At the time, the ABPI welcomed the decision. David Watson, ABPI's executive director for patient access, described the  MHRA's decision as "pragmatic", and said: "Pharmaceutical companies now have the clarity needed to inform their regulatory decisions for the year."

Asked to comment by Medscape News UK, a spokesperson for the ABPI said: "We look forward to working with the MHRA on the development of their new international recognition framework that will come into force from 2024 onwards."

In their policy brief, the ICL team presented results of their study analysing the first year of independent regulatory activity by the MHRA in the context of this new vision for pharmaceutical innovation, and compared it with the decisions of regulatory agencies in the US (Food and Drug Administration [FDA]), EU (European Medicines Agency [EMA]), and Switzerland (Swissmedic), based on data from public repositories provided by these regulatory agencies.

They reported that in 2021, the MHRA granted 1374 licenses for 561 medicinal products. The majority of licensing activity concerned medicines with known active substances, but 44 medicinal products (8%) were novel and contained new active substances.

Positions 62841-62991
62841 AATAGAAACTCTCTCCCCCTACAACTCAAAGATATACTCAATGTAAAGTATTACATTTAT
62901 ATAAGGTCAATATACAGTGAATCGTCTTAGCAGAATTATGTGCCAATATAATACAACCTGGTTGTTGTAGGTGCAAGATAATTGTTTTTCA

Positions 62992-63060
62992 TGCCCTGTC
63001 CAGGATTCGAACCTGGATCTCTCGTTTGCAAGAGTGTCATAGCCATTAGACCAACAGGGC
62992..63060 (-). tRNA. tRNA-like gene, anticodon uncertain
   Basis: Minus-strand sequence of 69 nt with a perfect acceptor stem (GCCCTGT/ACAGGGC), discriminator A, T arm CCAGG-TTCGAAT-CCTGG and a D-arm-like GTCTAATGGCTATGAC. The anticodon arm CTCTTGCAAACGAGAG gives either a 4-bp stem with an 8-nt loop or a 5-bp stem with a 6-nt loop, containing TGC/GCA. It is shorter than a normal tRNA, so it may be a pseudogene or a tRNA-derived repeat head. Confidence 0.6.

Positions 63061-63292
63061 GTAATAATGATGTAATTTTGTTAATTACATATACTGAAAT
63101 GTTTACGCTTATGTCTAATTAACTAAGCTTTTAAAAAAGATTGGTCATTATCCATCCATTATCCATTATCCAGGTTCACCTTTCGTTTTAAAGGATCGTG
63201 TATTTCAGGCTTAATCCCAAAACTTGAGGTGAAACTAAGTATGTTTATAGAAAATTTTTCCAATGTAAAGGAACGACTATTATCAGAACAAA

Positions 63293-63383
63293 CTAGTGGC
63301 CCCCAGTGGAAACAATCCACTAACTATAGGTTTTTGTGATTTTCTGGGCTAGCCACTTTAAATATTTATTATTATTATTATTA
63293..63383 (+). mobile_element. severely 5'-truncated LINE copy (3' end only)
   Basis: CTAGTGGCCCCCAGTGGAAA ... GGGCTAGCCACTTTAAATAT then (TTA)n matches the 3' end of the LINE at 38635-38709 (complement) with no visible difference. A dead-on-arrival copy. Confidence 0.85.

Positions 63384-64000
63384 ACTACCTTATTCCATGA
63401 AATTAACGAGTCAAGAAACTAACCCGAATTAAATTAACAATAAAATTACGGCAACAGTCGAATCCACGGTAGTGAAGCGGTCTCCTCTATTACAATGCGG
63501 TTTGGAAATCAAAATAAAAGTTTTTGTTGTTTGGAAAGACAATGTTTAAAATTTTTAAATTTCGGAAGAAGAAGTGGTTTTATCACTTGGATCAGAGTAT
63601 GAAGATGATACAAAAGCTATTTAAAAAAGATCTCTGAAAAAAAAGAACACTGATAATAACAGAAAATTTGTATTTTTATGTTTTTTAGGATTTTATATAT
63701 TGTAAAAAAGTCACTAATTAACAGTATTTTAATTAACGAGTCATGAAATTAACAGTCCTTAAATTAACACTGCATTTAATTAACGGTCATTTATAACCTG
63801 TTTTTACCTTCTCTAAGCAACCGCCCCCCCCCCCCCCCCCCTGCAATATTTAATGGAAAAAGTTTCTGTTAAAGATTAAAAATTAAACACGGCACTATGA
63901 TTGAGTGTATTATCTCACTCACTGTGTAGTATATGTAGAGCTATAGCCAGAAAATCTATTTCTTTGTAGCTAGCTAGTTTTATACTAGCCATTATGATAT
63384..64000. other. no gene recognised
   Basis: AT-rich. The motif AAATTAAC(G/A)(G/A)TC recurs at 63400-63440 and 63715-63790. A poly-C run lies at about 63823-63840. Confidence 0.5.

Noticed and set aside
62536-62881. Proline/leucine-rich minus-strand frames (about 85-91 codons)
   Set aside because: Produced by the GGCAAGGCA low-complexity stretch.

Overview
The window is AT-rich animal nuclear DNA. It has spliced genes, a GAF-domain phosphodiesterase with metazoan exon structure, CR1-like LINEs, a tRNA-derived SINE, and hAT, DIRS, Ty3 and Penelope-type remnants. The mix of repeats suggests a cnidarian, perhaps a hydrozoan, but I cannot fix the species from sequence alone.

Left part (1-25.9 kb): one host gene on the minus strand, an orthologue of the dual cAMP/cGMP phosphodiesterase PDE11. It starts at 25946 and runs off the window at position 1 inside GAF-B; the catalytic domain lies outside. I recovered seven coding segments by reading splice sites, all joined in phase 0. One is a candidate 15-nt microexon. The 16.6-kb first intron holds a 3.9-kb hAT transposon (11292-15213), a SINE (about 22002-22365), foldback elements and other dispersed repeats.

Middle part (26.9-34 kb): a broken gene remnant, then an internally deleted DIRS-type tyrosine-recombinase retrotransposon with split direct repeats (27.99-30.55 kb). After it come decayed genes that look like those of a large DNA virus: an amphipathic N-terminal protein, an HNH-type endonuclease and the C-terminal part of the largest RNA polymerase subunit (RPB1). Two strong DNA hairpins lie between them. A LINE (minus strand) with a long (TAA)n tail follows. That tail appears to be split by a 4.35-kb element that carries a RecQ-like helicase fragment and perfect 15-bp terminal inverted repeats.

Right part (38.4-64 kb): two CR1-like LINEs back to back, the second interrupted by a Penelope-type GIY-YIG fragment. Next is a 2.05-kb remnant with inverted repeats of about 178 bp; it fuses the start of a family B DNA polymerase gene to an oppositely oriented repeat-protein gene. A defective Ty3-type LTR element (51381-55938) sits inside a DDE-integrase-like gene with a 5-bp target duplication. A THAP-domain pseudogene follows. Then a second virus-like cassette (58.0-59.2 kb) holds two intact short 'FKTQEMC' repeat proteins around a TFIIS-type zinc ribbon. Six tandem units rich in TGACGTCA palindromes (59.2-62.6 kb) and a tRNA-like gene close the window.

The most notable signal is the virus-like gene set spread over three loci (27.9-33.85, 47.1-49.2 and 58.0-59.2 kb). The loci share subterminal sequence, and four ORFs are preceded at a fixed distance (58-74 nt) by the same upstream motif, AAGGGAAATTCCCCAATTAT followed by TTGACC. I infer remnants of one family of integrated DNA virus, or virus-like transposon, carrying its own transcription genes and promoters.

MHRA Approved Fewer Novel Therapeutics Than EMA or FDA

For international comparisons, approval decision numbers were adjusted to exclude diagnostics, vaccines including COVID-19 vaccines, COVID-19 therapeutics, source plasma products, and medicinal products that were associated with negative appraisals/withdrawals, generics, or reference approvals for other countries/regions.

On the adjusted figures, the MHRA and Swissmedic both authorised 35 novel drugs in 2021, compared with 40 in Europe and 52 in the US. Dr Hofer pointed out that the figures masked "a relative lack of independence" for the MHRA – nearly 70% of new drugs it authorised in the study period relied upon the EU's approval process, despite the post-Brexit vision of sovereignty.

Dr Hofer noted that of five new drugs approved in the EU but not the UK in 2021, two were approved by the MHRA in spring and early summer of 2022, while three have yet to be approved. "The UK is now slightly behind Europe in the queue to get medicines approved, and both Europe and the UK are behind the US, where drug markets function differently with faster access to innovation."

The study authors said that although there were "significant regulatory delays for a small number of novel medicines in the UK", the reasons for that were "so far unclear". Dr Hofer noted that as well as regulatory delays, "there might be other factors at play, like hitches in manufacturing or different marketing strategies".

Faster Authorisation for Innovative Medicines